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Rosie Smith

Rosie Smith

Rosie Smith
Rosie Smith holding a tray of Hooked needlewood (Hakea tephrosperma) seedpods harvested on a roadside reserve near Arcadia. Photo: George Main.

Rosie Smith is a farmer in the Birrego district, west of Wagga Wagga. Rosie, her partner Graham Strong and his parents Garth and Jan operate merino sheep and cereal cropping enterprises on two farms, Arcadia and Oakvale. As an additional farm business enterprise, Rosie is developing a native plant seed bank and native seed orchards.

Seeds of plants indigenous to the Wagga Wagga region are in great demand. Landcare groups and farmers propagate and plant local species to reverse ecological problems like salinity. Before agricultural development, grassy woodlands cloaked most of the Wagga Wagga region. Due to clearing for agriculture, many grassy woodland plants are today restricted to roadsides and state forests. Rosie collects small amounts of seed from these remnant populations.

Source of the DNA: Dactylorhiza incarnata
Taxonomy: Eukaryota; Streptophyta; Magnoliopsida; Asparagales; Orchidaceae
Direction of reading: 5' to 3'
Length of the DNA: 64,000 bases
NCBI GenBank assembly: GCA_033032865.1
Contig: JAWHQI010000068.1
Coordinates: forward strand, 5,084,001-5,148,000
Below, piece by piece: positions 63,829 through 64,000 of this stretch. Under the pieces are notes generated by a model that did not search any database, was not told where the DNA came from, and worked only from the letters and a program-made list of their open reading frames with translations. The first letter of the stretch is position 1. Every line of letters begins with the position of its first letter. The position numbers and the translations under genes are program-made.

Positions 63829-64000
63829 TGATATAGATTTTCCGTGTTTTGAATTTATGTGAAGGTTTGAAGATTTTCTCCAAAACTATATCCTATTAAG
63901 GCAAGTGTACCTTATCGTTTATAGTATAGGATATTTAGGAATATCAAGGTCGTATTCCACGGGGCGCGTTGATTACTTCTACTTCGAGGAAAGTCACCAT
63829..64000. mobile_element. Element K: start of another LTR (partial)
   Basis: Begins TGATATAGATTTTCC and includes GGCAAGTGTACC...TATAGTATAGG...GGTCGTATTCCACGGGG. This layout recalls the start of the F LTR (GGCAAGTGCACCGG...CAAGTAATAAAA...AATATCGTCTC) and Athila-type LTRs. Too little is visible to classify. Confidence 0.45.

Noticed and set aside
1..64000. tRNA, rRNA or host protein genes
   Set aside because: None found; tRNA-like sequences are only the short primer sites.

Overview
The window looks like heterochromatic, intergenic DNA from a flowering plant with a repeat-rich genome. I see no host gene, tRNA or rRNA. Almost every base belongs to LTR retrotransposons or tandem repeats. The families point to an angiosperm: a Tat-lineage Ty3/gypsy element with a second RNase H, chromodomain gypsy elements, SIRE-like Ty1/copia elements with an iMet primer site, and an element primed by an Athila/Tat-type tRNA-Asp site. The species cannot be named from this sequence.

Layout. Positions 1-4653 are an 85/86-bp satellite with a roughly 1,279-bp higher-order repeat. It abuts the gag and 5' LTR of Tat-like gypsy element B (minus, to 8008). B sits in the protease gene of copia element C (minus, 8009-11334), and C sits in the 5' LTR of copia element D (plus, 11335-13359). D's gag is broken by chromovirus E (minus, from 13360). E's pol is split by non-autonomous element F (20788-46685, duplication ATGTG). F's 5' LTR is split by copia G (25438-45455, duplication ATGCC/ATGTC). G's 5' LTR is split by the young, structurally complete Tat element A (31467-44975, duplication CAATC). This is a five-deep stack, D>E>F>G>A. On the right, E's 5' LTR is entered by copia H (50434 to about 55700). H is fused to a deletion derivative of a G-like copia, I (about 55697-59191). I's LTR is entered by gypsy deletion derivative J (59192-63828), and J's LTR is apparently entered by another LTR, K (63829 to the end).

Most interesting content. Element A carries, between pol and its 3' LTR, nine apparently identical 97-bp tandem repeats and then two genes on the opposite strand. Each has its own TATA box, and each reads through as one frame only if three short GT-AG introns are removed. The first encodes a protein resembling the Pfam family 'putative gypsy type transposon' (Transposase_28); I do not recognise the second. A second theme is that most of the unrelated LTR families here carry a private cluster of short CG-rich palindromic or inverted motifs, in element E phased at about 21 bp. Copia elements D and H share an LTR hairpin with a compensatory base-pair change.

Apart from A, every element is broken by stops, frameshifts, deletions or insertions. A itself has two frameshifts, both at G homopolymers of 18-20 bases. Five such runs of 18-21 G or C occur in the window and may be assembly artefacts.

On Arcadia and Oakvale, she and Graham are planting thousands of local trees, shrubs and grasses as seed orchards. Rosie will collect seed from the plants as they mature. In a back room of Oakvale homestead, Rosie stores the native plant seed in dry and cool conditions, secure from insects.

Related Pass the Salt stories: Arcadia | Native plant seed bankGraham Strong

Rosie Smith
Roadsides in the Wagga Wagga region are lined with remnant communities of grassy woodland plants. Rosie harvests small amounts of seed from rare plants growing beside roads and inside state forests.
Photo: Rosie Smith.
Rosie Smith
A selection from Rosie Smith's native plant seed bank. Photo: George Serras.